Home Care Is Least Affordable for Seniors Who Need It Most

Seniors who need nonmedical home care the most — the oldest, sickest and often most vulnerable — are the least likely to be able to afford it. Unfortunately, labor shortages are expected make home care services even less affordable in the years to come.

That’s according to a new study published in the June issue of Health Affairs.

Only 57% of seniors over 65 with significant disabilities could afford to pay for at least two years of moderate home care if they liquidated all their assets, while only 40% would be able to fund two years of extensive care, according to the study.

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Additionally, people with higher needs typically come from lower-income backgrounds, further stressing the need to address social determinants of health.

“The bottom line is that paid home care and other types of long-term services and supports are generally not affordable for the people who need those services the most,” lead researcher Richard Johnson, who is a senior fellow at the Urban Institute’s Income and Benefits Policy Center, told Home Health Care News. “It’s just another indication that the prospect … of becoming frail at older ages poses an enormous financial risk for most older Americans.”

Researchers used 2014 data from the University of Michigan’s national health and retirement study to reach their conclusions. Specifically, they looked at 9,966 seniors 65 and older who were not living in institutional settings or on Medicaid.

They broke home care use into three scenarios: limited care, or about 25 hours per month; moderate care, or about 90 hours per month; and extensive care, or about 250 hours per month.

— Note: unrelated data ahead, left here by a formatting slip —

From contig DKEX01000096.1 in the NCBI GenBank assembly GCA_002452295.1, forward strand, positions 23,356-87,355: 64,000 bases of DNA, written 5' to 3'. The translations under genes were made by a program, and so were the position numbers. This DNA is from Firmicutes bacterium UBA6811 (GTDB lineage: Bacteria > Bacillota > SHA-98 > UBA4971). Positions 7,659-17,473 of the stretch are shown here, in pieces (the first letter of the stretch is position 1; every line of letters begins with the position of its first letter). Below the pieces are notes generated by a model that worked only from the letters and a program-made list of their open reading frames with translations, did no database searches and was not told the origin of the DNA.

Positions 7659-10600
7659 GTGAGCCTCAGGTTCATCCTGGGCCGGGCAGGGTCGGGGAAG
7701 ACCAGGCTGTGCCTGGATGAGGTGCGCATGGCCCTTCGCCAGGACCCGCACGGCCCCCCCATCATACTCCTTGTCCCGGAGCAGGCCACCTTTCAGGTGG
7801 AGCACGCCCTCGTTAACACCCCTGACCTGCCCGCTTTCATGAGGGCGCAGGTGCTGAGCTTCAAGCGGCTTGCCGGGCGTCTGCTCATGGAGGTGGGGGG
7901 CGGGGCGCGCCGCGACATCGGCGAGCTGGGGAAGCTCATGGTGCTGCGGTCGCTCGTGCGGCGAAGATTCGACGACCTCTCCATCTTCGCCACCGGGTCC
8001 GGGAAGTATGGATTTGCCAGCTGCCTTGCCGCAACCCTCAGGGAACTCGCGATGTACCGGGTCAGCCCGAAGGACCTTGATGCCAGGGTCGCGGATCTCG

Meanwhile, researchers used old Genworth cost-of-care data to determine pricing.

“The results highlight the need for a comprehensive reform of the way we finance long-term services and supports,” Johnson said.

And it’s not just home care: By 2029, nearly 8 million middle-income older Americans — in other words, 54% of mid-income seniors — won’t be able to afford senior housing at today’s average market rates, according to separate research.

If nothing changes, a growing number of seniors could be left without the care they need, while also burdening family caregivers and on taxpayer-funded Medicaid programs.

“That creates financial pressures on this social safety net for both the federal government and, more importantly, on states, who don’t have the same kind of funding flexibility that the federal government has,” Johnson said.

Unlike the federal government, state governments don’t have the option to fall back on deficit spending to finance higher Medicaid costs. States must balance their budgets annually — which could mean sacrificing other programs to fund Medicaid.

“That’s going to mean higher tax burdens on state residents, or it’s going to mean that other services like education get crowded out,” Johnson said.

On top of that, it can be hard to get Medicaid to fund home care services. Instead, seniors are often pushed into less favorable, more expensive care settings.

“Medicaid does provide [home care],” Johnson said. “But there are generally long waiting lists in most states, so what that means is that people increasingly get pushed into nursing homes.”

A private room in a nursing home costs $8,365 per month, while home care comes in at around $4,004 per month, according to 2018 data from the Genworth Cost of Care survey.

Additionally, about 76% of Americans over 50 say they want to grow old in their own homes, according to AARP.

The good news: Some states have taken steps to protect themselves and their residents from the rising cost of care for older residents.